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by Catherine Palin-Brinkworth
 

Building a business is a challenging thing to do. Like building anything – a house, a boat, a piece of furniture – it is a mysterious process of creating something valuable out of bits and pieces. Take one good idea, add heaps of energy and hard work, gradually mix in well-thought out systems and strategies, and pour out through a set of highly effective people.

I've been part of the building of at least four dynamic, successful businesses; both as an employee back in my corporate days, and more recently as an entrepreneur and business owner. We're in a tremendous stage of growth and development in one business right now, and I'm conscious of some of the most important principles for progress I've learned over the years.

  1. People will always perform for their reasons, not yours.

If I want my team to go with me and grow with me, I need to continually find out what turns them on. What are their personal drivers and inhibitors? What are their psychological needs around their work environment? What are their fears and concerns, and how can I help the employees manage them? What are their values and goals, and how can I ensure they are in alignment with mine? All your strategic planning, your goals and objectives will be useless if you need someone else to help you make them happen and they don't have the same level of commitment to them as you do. And that can be fixed, if you can show them how they'll get what they want if they help you get what you want.

  1. People can only perform up to the level of belief they have in themselves.

This was a very valuable discovery for me. I also discovered during my early years in management the tremendous power of the Pygmalion Effect – that people also largely live up to my expectation of them! So I've learned that if I want to build my business through my people, I have to build their own belief in their capacity to achieve. Not to the point of any delusion about current performance, but with a real conviction about potential. Not with gooey false praise, but with genuine positive feedback. If I want to lift their achievement, I have to first help them lift their belief that they can.

  1. People want floors, flexible walls and no ceilings.

While we are growing, we usually want a level of security beneath us, a floor or a foundation. Keep your team informed of your plans and your activities so they know where they stand. In the absence of information, they will make up their own, and it will almost always be worse than the truth. Allow them flexibility of operation, within specified measurable frameworks. And let them know the sky's the limit, for achievement, for recognition and for reward. You may not be able to promote them or increase their salary, but you can help them increase their capability and help them enrich their lives.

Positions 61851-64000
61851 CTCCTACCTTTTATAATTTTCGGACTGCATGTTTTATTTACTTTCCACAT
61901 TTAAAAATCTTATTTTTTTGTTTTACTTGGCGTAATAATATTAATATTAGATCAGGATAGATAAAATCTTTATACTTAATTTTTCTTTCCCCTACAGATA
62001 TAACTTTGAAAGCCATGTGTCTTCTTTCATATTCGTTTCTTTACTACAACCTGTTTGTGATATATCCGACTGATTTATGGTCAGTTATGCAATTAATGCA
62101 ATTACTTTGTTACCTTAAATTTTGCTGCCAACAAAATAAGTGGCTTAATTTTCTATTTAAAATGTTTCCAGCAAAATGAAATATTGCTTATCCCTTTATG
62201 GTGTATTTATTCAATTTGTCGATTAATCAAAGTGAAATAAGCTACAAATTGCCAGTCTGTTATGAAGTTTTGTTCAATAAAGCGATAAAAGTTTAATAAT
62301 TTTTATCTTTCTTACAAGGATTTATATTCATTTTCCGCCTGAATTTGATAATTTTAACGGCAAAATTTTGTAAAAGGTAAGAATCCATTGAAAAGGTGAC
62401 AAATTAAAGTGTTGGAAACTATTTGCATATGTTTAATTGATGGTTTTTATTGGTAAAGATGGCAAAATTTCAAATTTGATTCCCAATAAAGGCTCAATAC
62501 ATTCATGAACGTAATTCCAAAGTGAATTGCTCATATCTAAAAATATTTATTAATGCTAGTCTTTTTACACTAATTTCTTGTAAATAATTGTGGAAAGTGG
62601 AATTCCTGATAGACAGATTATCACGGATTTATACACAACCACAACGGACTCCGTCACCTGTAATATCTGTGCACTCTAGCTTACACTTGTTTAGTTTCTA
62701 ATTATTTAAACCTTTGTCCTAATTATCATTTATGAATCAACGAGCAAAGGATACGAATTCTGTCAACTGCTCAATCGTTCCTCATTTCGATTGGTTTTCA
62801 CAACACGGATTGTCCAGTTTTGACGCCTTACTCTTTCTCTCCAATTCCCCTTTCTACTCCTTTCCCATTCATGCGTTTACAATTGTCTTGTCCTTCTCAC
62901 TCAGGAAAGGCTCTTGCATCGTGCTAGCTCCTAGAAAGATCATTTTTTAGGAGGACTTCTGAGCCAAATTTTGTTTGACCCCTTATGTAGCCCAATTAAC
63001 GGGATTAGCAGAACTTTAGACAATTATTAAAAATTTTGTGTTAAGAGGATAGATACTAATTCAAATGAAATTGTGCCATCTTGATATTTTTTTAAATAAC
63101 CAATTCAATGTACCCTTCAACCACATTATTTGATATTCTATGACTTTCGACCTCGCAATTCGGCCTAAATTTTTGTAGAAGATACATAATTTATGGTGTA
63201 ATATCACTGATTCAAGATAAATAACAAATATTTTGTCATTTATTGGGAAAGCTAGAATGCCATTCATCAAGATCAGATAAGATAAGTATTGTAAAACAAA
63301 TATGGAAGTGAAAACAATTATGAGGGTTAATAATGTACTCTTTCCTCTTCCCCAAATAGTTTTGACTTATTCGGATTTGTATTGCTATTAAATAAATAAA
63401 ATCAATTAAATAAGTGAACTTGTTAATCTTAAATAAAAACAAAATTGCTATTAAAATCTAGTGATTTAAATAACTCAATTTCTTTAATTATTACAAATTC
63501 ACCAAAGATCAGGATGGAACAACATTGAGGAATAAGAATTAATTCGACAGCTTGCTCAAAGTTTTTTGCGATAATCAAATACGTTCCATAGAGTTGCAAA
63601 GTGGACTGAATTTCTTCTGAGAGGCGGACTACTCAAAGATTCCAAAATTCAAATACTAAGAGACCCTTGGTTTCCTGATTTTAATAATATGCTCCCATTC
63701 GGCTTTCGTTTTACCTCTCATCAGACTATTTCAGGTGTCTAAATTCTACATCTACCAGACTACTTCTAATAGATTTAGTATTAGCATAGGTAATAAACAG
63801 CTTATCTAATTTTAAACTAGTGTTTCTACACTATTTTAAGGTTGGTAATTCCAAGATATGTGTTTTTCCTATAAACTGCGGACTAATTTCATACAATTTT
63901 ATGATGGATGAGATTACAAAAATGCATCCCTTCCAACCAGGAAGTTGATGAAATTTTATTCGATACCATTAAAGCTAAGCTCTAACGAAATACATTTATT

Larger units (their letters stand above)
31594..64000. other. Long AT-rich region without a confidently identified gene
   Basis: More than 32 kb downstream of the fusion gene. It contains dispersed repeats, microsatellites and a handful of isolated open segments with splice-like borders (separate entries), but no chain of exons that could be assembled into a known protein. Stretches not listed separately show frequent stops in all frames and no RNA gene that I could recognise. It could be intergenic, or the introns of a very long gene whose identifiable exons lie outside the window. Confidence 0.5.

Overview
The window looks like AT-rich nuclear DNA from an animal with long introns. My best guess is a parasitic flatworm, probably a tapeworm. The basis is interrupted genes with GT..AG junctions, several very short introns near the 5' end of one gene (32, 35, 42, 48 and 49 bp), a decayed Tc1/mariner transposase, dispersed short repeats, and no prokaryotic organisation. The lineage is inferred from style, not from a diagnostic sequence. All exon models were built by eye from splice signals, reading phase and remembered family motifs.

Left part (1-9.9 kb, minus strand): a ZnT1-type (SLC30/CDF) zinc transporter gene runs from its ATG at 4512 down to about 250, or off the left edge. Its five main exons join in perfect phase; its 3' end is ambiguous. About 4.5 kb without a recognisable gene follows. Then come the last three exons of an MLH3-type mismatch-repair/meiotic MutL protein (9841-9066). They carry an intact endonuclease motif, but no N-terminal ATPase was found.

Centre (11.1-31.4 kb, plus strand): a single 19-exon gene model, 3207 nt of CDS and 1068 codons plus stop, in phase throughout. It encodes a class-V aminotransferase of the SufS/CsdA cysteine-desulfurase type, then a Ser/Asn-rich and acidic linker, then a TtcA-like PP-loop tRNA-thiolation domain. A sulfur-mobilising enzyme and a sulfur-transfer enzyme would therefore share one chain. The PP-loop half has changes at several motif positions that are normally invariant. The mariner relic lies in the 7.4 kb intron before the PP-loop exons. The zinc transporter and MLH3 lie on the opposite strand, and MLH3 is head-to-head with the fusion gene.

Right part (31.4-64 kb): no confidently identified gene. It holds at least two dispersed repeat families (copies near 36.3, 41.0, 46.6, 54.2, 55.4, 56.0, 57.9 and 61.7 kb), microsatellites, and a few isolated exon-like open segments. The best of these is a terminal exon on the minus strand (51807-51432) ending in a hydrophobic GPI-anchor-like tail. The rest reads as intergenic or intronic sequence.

1. People treasure recognition and need to own responsibility for creating it.

Everywhere I present and consult, people tell me they don't get enough recognition. Sad, isn't it? I usually ask them how much recognition they give. They look at me as if I'm nuts. But a good culture of recognition is carefully and deliberately developed, with praise and appreciation shown both up and down, and sideways. Find fun ways to encourage everyone in your team to recognise achievement in others, but be careful to keep it genuine, spontaneous and both individual and team-based. Teach your people to ask for feedback if they're not getting recognition the way they want it. It works!

  1. All people are creative.

Every one of us has truly created our lives by our choices and our responses to the situations we have encountered. But some of us have been told we're creative (see Pygmalion Effect) so we actually use our creativity courageously. Others who haven't, think they're not. Encourage and ‘incentivate' involvement and innovation. Be prepared for change, and don't allow anyone's ego (including yours) to be defensive or resistant. Creativity needs to be nurtured and encouraged, or it will be stifled and suppressed.

Building a business is hugely rewarding; building your people is much more so. Seeing gardens grow is nothing compared to the reward of seeing people develop – and knowing you played a part in it.

Have you discovered some important principles for building a business? Share these with SAbona readers below.

Catherine Palin-Brinkworth is a business consultant and a certified professional speaker who builds high performing teams and leaders at all levels.

 
 
 
Posted in business |
Posted by Catherine Palin-Brinkworth
01 Aug 2010



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Hi Catherine Would you mind forwarding your email address to me. I have been following some of your articles that you wrote in the Sabona magazine and find them very interesting. Regards Tony
Rating: 5 / 5
 
by Tony on 21 Feb 2011

 
 
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